Directed and co-written by Nathan Hope
After anonymously flirting with men online, teenager Jillian disappears and only her best friend Sarah has the caring nature and courage to find her.
Despite the photo of Anna Kendrick wielding a gun and looking all cyber kick-ass on the DVD cover, this is no cyber thriller and definitely does not include a gun-toting character. Instead, ELSEWHERE is a teen horror thriller that sees Tania Raymonde star as Jillian, a flirtatious rough and ready teen who dreams of leaving her trailer home she shares with her slobbish mother, and venturing away to pastures new, somewhere she can start a new life with prospects. Her best friend Sarah (Anna Kendrick) lives in a comfortable home but her mother’s never around, working away or staying at the office til late at night. Though Jillian’s homelife is significantly worse, Sarah too feels neglected at home. Sarah’s concern about her friend grows when she talks about a Mr X she met online, one of a string of admirers on a flirty social network in which Jillian has posted sexy anonymous photographs of her body for men to ogle. Sarah’s concern is validated when Jillian goes missing, but with the local police unwilling to cooperate to locate a well-known runaway, Sarah is left to find her friend by herself.
ELSEWHERE almost acts as a LOST reunion, as actors Tania Raymonde who starred as Alex Rousseau and Jon Gries who played Ben Linus’ father Roger in the J.J. Abram’s series both star in the movie. Both of these actors give strong performances, as well as Anna Kendrick as a quiet but confident girl who must summon all her inner strength to find her friend. Unfortunately, the identity of Mr X is guessable early on in the movie but that doesn’t hinder the enjoyment of a well-made thriller, even if it’s not a groundbreaking one.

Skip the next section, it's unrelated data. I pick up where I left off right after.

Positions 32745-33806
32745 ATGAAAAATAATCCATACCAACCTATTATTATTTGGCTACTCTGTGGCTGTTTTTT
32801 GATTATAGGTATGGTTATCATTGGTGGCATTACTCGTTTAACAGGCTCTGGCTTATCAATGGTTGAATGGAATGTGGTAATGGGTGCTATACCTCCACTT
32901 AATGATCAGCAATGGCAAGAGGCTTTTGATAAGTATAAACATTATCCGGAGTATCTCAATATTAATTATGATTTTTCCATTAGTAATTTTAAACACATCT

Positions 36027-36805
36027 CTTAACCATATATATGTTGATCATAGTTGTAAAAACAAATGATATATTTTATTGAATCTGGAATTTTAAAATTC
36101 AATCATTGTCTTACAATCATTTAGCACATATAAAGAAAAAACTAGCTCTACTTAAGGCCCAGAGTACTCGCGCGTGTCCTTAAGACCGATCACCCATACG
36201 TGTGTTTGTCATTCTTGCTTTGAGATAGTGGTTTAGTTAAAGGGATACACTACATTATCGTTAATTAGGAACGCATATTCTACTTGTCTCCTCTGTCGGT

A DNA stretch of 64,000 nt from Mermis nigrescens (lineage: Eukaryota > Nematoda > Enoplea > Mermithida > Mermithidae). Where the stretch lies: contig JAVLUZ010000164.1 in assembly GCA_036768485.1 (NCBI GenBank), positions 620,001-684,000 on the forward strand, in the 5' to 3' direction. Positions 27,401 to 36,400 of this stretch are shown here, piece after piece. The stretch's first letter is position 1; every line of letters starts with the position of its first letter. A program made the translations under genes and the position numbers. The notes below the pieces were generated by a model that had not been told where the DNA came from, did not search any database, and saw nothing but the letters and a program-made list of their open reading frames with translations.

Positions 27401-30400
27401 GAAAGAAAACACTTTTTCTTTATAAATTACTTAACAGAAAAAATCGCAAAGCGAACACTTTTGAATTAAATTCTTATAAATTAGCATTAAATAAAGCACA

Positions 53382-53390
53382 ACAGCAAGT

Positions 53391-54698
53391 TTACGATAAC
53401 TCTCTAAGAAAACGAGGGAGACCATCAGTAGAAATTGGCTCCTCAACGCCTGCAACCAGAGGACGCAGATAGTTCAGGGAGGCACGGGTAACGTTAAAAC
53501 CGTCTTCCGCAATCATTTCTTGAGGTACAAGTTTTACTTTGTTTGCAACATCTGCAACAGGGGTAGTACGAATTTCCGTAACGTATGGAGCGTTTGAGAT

In terms of bloody horror, there’s hardly any in the movie, instead relying on some very well executed jump scares, that made me leap out my chair, flashbacks and a game of cat and mouse between Sarah and the mysterious Mr X. You can tell the crew had fun making this movie, and its content subject is quite relevant in today’s society where youngsters are putting themselves on display to strangers on the internet, believing it to be safe. This is the true horror of the tale, the fact that you never know who’s on the other side of the computer screen and what they’re capable of.
The script is decent enough and provides many witty banter between Jillian and her cohorts. The co-stars who make up the high school and graduate friends of Sarah and Jillian also further enforces teenage issues between the different sexes, with the script injecting some fantastic putdowns too. A variety of locations are used in the movie, including the homes of the girls and their friends, the local library and a creepy graveyard, creating a sense of fear that wherever they are in the town, they’re not safe and are being watched.
ELSEWHERE is a well-made thriller but don’t expect too much from it storywise. Enjoy it for what it is.